Mammon gets excited at the prospect of belonging to a Witch of Resurrection. She says the ‘worth’ of furniture is proportional to the rank of its master. Recalling that the Sisters were completely outclassed by the Chiester bunnies, I wonder if perhaps this is an indication that the Dragon King—should we ever meet him—is stupidly high up in the ranking. It’s not exactly clear where Beatrice (OG variety) stands—the right to be Endless Witch seems like a big deal, but there also seems to be wild bunnygirl space battles happening offscreen somewhere, while Beatrice is still stuck trying to get off Rokkenjima.

But then, the idea is that she’s a bigshot who’s been brought low by an unworthy sorcerer, I guess. Similar plot point in Sandman. And perhaps Earth is uniquely blanketed in an antimagic field.

The flashback ends with Ange resolving to one day summon all seven sisters, and we return to the ‘present’.


Anyway, one thing I’m thinking about a lot now that we’ve seen the reveal of the mysterious diegetic author who wrote Maria’s supposed diaries is, and the thrust of these chapters seeming to be the importance of constructing an elaborate fantasy world to cope with loneliness and trauma… if someone is concocting all of the Rokkenjima-side events as fiction, why would they do it?

The role of furniture seems to be a huge factor in the affairs of witches. A proper witch’s furniture is happy to serve, indeed living for nothing else, in a beautiful symbiotic relationship with their master, who values them and has their life significantly improved by the presence of furniture. So it seems.

Now, suppose one of the ‘-on’ servants at Rokkenjima were the author of the diaries, from Kinzo’s orphanage, it would be easy to imagine that they’re working through some shit. If you’ve spent your entire fucking life being told you are an object, existing for the pleasure of a bunch of rich bastards, and you ought to be happy about it, it would be easy to imagine that you’d invent a fantasy world where you try and imagine characters who do live up to that ideal.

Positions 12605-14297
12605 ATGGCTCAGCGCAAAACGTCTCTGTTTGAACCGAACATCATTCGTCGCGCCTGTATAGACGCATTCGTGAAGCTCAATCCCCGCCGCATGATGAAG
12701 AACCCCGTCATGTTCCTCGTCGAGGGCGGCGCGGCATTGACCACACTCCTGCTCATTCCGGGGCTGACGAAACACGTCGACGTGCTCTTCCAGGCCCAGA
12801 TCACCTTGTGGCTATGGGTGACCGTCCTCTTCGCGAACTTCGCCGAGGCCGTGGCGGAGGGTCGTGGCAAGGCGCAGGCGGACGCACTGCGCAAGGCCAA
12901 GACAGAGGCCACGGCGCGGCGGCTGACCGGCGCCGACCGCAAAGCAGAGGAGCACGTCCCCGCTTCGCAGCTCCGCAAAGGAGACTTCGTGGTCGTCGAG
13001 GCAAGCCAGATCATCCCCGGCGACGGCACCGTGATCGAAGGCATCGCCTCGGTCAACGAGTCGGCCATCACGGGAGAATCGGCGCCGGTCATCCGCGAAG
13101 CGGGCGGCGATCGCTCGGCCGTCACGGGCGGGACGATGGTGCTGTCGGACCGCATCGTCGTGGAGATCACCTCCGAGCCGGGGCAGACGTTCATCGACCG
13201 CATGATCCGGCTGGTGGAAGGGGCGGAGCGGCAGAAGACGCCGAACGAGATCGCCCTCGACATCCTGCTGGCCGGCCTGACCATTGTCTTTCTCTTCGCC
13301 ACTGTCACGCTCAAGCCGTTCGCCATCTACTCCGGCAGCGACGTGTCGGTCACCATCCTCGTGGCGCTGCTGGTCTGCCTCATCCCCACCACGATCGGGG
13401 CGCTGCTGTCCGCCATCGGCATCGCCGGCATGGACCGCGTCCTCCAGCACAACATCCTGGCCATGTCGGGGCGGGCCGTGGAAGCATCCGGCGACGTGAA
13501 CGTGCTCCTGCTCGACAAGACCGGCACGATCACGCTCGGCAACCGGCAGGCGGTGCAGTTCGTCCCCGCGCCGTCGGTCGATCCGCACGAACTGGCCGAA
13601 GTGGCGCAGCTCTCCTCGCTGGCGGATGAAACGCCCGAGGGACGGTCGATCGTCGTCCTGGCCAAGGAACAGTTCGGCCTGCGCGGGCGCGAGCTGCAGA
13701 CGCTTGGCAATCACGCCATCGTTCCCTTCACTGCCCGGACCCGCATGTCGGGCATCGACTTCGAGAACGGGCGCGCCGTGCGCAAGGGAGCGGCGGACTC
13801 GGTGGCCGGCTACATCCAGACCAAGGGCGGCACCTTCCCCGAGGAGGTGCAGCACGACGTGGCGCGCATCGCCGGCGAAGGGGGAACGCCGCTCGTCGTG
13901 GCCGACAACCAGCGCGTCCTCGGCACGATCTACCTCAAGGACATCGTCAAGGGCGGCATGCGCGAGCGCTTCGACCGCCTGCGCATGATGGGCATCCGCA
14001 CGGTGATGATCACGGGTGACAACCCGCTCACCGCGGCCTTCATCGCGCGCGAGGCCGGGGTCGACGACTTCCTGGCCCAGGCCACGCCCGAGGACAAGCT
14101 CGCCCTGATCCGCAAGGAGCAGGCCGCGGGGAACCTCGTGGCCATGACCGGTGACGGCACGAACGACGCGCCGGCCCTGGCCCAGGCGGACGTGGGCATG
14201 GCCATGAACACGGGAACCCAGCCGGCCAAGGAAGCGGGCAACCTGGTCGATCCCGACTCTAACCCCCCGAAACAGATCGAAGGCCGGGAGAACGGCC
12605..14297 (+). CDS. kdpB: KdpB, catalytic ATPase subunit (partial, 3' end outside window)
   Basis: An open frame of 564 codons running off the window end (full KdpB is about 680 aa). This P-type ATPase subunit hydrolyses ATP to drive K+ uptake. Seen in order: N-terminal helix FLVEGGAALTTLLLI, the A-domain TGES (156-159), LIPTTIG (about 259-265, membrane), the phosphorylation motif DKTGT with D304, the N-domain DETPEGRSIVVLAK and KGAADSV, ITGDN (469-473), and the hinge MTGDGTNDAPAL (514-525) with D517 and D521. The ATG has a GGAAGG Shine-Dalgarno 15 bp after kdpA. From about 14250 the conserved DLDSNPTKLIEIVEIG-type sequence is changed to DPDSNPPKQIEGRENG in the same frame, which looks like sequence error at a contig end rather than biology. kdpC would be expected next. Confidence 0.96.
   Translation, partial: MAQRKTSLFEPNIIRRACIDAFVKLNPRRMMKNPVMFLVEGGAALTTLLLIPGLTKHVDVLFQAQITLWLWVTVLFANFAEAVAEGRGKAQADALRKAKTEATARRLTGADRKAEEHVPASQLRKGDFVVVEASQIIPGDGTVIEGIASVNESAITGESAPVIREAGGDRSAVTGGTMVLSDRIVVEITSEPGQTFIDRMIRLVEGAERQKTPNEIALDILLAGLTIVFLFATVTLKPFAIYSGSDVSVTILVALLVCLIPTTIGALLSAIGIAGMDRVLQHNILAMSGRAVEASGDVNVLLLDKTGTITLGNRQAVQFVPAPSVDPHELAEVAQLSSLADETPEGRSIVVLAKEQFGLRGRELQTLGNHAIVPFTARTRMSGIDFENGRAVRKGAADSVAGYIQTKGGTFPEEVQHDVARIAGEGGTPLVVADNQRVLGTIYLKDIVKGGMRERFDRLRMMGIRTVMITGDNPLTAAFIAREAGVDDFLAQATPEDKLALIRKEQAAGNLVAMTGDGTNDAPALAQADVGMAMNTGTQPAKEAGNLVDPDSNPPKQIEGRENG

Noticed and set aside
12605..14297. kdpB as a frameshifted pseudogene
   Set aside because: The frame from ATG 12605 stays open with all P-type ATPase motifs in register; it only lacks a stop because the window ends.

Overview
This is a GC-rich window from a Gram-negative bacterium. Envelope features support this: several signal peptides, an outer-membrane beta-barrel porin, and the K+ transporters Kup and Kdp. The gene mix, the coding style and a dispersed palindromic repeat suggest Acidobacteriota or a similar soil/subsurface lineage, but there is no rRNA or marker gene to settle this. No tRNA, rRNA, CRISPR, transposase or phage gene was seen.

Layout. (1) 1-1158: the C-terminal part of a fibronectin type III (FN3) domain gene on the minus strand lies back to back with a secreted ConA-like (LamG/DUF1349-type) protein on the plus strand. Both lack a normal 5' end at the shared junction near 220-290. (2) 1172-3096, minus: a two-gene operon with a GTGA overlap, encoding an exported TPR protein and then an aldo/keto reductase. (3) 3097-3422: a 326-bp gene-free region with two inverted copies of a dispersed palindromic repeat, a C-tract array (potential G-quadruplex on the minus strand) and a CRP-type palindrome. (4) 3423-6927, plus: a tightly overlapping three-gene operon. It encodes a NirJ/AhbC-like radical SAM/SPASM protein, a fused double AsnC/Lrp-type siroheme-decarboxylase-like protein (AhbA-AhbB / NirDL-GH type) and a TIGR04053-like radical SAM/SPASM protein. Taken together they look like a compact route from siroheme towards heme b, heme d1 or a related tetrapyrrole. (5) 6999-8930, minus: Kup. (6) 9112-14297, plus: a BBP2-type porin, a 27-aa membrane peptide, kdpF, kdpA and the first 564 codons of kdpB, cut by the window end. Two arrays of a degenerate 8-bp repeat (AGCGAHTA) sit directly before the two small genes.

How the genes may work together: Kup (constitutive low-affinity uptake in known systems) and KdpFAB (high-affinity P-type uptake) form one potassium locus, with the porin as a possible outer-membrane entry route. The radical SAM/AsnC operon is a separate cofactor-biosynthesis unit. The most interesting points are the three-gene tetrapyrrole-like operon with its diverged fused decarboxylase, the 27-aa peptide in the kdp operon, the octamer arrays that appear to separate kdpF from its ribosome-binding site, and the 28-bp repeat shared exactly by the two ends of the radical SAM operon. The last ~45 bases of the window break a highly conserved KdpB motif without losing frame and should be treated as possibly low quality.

So, suppose the author is Sayo. We could apply a similar analysis to, say, Ushiromiya George, who in this fantasy plays the role of love interest—the classic ‘generically sweet rich guy plucks you out of your miserable life, falls in love with you, and gives you a life of comfort and acceptance’ fantasy. George as we’ve known him in the story so far is kind of a huge cunt, but if you only ever encounter him as a visitor from afar at the family conference, it would be very easy to imagine a scenario where he’s got a heart of gold and is just dying to ask for your hand in marriage.

What about the other Ushiromiya siblings, Maria and Jessica, who come off decently well in the narrative? Once we start declaring that characters aren’t real, left right and centre, we might end up denying the whole cast, so let’s assume that these people exist, but we haven’t necessarily been told the truth about them. Maria is the one who the mysterious author chose to ventriloquise in releasing this story, and if her fascination with the occult is real, that might have something to do with the theme? And if we’re assuming the author is someone who lives on Rokkenjima, they’d have a lot more familiarity with Jessica since she’s always present, so it makes sense that her characterisation is a little more grounded.

That someone is the author of the diaries does not necessarily mean that they’re responsible for the murders on Rokkenjima of course. It doesn’t even mean that they survived. All we know is that the police didn’t find them alive, but given the evidence seems to be that most of the bodies weren’t recovered…